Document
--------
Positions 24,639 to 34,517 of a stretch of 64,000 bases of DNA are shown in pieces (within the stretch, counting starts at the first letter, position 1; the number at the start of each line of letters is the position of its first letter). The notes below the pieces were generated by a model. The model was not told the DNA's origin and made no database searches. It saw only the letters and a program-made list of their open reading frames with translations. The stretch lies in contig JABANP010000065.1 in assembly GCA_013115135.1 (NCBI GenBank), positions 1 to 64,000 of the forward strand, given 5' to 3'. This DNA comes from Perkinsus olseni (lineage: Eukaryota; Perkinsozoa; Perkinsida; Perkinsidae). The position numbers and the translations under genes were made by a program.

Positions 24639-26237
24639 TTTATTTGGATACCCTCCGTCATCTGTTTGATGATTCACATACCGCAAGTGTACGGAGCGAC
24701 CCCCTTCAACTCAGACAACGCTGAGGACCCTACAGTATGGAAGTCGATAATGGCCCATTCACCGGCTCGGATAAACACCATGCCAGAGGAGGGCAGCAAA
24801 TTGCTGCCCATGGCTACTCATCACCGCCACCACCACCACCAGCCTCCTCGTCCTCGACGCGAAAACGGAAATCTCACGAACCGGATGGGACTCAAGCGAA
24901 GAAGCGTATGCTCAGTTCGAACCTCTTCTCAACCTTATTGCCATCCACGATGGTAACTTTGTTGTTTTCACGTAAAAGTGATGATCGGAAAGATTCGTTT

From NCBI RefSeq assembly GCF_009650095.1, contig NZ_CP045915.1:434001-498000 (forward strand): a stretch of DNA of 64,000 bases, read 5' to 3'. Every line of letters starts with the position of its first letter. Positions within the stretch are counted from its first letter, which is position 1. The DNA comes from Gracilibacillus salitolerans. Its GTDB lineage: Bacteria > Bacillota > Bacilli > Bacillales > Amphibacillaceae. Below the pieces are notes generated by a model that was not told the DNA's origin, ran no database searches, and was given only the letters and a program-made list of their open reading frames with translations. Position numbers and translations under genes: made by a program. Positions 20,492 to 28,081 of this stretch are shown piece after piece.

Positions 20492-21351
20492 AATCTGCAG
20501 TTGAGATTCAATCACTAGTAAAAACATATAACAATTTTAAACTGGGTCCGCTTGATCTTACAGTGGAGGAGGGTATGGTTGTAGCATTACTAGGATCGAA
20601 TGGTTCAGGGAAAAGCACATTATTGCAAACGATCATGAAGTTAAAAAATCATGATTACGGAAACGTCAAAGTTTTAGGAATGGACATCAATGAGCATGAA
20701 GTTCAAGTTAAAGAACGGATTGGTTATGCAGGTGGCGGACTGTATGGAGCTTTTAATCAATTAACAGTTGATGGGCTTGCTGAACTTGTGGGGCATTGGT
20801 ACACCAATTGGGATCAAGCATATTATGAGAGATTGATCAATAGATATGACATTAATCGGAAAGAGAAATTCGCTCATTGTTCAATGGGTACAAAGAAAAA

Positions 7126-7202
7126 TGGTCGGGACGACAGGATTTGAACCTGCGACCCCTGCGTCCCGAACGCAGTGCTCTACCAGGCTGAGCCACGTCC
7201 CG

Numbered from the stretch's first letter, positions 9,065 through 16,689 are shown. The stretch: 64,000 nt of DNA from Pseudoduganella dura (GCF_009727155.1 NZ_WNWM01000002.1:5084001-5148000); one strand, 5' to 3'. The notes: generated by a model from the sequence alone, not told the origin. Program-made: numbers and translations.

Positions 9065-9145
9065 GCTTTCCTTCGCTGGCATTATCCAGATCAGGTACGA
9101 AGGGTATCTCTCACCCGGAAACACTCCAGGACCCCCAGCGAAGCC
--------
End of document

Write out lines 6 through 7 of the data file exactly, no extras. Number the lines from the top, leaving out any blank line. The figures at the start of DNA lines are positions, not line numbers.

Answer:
24901 GAAGCGTATGCTCAGTTCGAACCTCTTCTCAACCTTATTGCCATCCACGATGGTAACTTTGTTGTTTTCACGTAAAAGTGATGATCGGAAAGATTCGTTT

From NCBI RefSeq assembly GCF_009650095.1, contig NZ_CP045915.1:434001-498000 (forward strand): a stretch of DNA of 64,000 bases, read 5' to 3'. Every line of letters starts with the position of its first letter. Positions within the stretch are counted from its first letter, which is position 1. The DNA comes from Gracilibacillus salitolerans. Its GTDB lineage: Bacteria > Bacillota > Bacilli > Bacillales > Amphibacillaceae. Below the pieces are notes generated by a model that was not told the DNA's origin, ran no database searches, and was given only the letters and a program-made list of their open reading frames with translations. Position numbers and translations under genes: made by a program. Positions 20,492 to 28,081 of this stretch are shown piece after piece.